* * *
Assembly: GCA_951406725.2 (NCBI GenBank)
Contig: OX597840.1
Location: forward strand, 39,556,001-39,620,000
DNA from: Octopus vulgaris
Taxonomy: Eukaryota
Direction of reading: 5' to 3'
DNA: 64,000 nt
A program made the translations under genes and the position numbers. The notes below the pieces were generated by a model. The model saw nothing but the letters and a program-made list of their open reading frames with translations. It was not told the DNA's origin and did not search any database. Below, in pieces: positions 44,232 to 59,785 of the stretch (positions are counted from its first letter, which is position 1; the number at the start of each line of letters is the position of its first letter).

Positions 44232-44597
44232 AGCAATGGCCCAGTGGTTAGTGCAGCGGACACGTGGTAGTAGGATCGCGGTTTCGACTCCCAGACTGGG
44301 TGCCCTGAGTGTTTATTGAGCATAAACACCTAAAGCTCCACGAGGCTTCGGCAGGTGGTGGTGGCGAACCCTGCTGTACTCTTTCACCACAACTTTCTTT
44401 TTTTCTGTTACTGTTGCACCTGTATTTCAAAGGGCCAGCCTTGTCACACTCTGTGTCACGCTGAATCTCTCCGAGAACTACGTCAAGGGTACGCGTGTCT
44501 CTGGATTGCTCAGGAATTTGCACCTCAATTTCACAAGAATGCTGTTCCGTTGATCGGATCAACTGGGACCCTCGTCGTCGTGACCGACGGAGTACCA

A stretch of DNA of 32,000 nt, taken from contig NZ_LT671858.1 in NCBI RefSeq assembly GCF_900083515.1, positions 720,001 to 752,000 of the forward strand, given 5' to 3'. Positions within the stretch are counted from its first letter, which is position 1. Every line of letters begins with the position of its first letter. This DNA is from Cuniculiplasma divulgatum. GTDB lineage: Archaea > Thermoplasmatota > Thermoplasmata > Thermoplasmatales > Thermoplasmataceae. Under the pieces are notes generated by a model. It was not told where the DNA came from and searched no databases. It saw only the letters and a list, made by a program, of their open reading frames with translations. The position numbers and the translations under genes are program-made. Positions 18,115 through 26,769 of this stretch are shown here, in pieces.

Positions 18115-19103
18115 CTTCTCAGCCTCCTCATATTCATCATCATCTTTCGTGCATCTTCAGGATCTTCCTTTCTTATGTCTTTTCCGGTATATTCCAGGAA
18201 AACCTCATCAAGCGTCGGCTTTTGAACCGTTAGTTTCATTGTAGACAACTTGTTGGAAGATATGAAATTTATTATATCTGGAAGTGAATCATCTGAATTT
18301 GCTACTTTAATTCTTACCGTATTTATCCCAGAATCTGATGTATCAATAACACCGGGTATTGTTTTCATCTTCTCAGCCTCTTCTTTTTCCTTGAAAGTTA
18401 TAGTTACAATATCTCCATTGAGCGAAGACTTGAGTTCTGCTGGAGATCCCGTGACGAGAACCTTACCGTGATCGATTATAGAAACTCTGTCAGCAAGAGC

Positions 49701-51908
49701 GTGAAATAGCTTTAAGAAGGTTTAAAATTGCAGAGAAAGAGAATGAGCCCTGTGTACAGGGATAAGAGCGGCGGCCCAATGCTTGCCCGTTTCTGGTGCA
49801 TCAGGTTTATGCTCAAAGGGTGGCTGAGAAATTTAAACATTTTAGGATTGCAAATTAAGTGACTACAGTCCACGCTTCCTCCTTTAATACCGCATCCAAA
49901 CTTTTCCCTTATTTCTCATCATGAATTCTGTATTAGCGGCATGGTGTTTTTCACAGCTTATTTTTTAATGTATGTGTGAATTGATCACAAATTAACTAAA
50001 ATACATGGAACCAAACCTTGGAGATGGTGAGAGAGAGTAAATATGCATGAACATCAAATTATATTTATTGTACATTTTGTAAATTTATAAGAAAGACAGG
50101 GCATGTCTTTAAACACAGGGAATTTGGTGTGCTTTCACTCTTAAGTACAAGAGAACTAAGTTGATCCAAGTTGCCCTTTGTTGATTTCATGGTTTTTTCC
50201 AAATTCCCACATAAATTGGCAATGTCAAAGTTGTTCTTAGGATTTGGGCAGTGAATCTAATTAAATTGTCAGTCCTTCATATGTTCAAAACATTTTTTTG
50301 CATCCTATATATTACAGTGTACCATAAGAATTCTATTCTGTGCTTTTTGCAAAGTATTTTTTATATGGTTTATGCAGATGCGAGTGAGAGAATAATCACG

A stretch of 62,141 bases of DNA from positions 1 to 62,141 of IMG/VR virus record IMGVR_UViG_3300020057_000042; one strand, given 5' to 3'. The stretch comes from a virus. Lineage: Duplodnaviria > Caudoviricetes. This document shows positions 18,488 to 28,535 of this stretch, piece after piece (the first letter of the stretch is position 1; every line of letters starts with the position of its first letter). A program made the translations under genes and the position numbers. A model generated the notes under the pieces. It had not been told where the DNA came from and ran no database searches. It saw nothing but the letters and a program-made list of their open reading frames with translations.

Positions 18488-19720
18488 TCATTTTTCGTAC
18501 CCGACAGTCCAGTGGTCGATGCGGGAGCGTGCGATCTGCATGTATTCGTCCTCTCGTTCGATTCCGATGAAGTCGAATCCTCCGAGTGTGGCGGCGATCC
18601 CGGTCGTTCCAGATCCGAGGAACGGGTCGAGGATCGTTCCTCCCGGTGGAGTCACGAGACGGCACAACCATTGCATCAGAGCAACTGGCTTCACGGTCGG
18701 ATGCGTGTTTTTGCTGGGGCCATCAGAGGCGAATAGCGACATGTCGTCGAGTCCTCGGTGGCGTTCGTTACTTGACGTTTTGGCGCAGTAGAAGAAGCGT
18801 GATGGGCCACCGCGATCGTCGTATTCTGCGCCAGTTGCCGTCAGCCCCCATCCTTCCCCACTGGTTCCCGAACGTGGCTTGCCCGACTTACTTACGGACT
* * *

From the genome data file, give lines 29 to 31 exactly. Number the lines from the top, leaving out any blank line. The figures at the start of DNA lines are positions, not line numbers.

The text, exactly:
Positions 18488-19720
18488 TCATTTTTCGTAC
18501 CCGACAGTCCAGTGGTCGATGCGGGAGCGTGCGATCTGCATGTATTCGTCCTCTCGTTCGATTCCGATGAAGTCGAATCCTCCGAGTGTGGCGGCGATCC